The hikikomori, these invisible people

The hikikomori, these invisible people

Saito is a 20-year-old middle-class boy who has been voluntarily locked up in his room for several years.

IHe spends almost all day sleeping there and spends the night watching television or playing video games: his only friends are virtual … and never cross the computer screen.

Saito does not let anyone enter his room. Her mother drops her meal every day at the door, with a resignation that plunges her into a deep sadness …

His parents live in shame and guilt because they think they have not properly educated their son; a phenomenon they are trying to hide from their neighbors.

His room is his only world. He lives there, eats there, makes his needs there. Saito gradually begins to accumulate waste and neglect its appearance … However, no one can do anything to remedy the situation. His parents also do not know how to tackle the problem.

The hikikomori

The story of Saito is a fictional story based on reading many cases similar to the protagonist of our story, responding to the same kind of conduct.

These are the hikikomori, a term appeared in 1986 meaning "rejected from society" and who refers to Japanese adolescents or young adults – mostly men, older children – where the pressure is greater in men than in women.

This social phenomenon is rooted in the strict Japanese societywhich, most of the time, suffocates its inhabitants and especially the youngest ones.

Japan has one of the best education systems in the world, the best companies and a thriving economy.

Unfortunately, the phenomenon is spreading and in Spain there are already 65 cases according to the Institute of Neuropsychiatry and Addictions of the Hospital del Mar in Barcelona (the first study at European level).

From the moment a Japanese child returns to daycare, her skills are already evaluated. The school system and future prospects are extremely demanding towards the Japanese …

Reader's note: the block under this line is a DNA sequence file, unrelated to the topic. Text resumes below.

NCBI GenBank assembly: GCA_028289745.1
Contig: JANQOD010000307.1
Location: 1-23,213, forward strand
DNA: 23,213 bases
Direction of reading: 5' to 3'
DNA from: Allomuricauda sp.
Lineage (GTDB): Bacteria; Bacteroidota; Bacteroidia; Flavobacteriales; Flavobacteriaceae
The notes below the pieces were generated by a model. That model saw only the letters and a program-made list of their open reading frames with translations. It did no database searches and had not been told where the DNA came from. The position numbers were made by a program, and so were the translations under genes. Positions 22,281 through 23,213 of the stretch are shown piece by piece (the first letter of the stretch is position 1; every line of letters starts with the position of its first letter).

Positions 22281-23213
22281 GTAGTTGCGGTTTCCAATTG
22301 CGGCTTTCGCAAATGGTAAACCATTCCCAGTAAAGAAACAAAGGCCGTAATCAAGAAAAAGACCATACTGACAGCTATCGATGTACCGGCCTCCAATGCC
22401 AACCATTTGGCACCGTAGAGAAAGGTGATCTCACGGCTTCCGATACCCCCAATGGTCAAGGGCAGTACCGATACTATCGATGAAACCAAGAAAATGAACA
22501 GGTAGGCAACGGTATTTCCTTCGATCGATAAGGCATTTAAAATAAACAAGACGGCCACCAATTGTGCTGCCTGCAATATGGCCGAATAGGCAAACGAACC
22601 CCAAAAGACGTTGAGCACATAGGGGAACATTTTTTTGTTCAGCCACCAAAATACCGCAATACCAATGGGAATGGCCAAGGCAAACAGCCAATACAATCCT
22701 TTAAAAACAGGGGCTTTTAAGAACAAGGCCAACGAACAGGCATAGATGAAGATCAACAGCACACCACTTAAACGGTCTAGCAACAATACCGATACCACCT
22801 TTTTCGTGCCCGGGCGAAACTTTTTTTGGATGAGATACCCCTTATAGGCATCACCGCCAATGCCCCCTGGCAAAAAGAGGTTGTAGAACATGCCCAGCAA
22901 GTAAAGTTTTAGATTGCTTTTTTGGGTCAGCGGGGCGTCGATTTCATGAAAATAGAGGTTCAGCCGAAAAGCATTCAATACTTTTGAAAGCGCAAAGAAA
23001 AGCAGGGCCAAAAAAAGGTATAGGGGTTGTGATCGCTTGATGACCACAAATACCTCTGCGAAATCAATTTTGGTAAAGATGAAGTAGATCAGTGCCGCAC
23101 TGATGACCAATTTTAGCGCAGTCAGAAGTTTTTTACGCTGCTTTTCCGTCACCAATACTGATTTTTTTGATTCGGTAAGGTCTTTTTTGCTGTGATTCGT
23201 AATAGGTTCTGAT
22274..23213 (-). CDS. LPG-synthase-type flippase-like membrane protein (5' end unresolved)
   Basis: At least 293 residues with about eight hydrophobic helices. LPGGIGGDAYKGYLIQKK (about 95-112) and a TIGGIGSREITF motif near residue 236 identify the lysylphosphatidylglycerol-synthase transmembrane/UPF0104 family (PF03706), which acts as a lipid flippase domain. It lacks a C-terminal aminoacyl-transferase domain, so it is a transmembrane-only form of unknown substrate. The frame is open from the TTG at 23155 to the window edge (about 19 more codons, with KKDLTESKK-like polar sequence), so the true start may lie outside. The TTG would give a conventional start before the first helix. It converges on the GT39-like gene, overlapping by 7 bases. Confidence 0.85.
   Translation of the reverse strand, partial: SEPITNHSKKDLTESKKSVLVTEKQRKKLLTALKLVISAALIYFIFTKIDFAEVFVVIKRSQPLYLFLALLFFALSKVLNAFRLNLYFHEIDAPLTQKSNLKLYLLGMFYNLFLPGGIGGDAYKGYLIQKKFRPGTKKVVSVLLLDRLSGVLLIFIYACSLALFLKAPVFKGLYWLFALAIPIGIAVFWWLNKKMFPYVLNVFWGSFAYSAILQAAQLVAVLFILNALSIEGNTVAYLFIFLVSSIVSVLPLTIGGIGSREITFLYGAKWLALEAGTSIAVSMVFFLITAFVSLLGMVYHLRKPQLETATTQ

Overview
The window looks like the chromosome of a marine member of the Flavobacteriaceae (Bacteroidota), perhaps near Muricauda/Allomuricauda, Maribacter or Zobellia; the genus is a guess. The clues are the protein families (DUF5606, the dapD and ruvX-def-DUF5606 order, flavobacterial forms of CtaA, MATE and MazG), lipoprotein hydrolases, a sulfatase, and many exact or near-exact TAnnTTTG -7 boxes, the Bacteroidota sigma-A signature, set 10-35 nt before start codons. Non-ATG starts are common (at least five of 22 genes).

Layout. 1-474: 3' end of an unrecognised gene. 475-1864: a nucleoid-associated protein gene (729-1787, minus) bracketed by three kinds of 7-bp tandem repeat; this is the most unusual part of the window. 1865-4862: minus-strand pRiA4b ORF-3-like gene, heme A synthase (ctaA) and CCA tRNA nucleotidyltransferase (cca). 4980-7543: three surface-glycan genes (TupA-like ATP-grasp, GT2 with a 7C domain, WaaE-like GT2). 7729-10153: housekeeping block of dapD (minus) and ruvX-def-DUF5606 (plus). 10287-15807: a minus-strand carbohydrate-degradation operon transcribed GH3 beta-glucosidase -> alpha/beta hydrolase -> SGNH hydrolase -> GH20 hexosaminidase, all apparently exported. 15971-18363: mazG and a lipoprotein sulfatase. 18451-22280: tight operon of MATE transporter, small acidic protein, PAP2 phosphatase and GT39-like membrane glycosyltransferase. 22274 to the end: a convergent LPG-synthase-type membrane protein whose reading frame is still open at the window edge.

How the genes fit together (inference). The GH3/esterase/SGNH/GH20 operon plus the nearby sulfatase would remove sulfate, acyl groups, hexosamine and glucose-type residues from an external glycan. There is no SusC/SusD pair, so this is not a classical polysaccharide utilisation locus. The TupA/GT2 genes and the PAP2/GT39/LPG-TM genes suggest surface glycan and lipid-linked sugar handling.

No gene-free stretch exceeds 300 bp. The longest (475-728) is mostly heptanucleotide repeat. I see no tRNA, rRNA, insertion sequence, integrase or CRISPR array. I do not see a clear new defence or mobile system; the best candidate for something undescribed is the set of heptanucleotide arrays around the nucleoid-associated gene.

Many do not support the system and feel so much pressure and fear of failure that the only emergency exit they find is to take refuge in their room, where nothing and no one can demand anything from them.

Unfortunately, there is a percentage of cases leading to suicide, while others are fortunate to reintegrate into society.

The NGO New Start

In Japan, it is a very delicate phenomenon to which society is always turning its back. For example, more than a decade ago, Futagami Noki, a retired teacher, was able to observe students who were suffering from this disorder, and decided to create an NGO to help these teens: New Start.

His method is to house these children with other hikikomori for a week during which they can perform activities proposed by the center and motivating them most: cafeteria, bakery, farm, retirement home, nursing school and even a newsroom to write publications for the local newspaper.

If their situation improves, they can integrate the vocational reintegration program thanks to the collaboration of the NGO with several companies.

This courageous and thriving NGO faces a serious problem every day. Sometimes it is the hikikomori themselves who voluntarily integrate New Start. However, most of the time, it is the parents who ask for help.

This is an extremely difficult problem, as one NGO collaborator, Ayako Ogury, tells us: "Sometimes we can visit them for a year before they get out of their room … If they go out … ” .

According to Dr. Hisako Watanabe: "Hikikomori are a powerful message for Japanese society. Their mere existence will have to force change” .

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